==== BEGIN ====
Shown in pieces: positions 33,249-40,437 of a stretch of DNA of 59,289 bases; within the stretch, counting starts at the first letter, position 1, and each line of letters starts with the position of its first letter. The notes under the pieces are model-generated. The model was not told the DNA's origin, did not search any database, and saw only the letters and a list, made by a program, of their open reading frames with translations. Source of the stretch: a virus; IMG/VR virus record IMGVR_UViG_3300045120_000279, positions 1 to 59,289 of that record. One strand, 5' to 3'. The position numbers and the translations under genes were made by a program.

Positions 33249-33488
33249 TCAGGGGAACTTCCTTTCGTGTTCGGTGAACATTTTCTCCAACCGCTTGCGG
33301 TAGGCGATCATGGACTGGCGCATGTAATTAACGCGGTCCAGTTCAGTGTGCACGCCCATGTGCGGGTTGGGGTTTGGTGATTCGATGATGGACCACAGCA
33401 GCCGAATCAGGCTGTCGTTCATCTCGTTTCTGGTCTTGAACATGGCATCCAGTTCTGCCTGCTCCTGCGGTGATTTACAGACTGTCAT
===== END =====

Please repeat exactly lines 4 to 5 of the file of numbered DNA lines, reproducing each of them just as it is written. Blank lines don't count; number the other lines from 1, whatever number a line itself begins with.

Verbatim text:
33301 TAGGCGATCATGGACTGGCGCATGTAATTAACGCGGTCCAGTTCAGTGTGCACGCCCATGTGCGGGTTGGGGTTTGGTGATTCGATGATGGACCACAGCA
33401 GCCGAATCAGGCTGTCGTTCATCTCGTTTCTGGTCTTGAACATGGCATCCAGTTCTGCCTGCTCCTGCGGTGATTTACAGACTGTCAT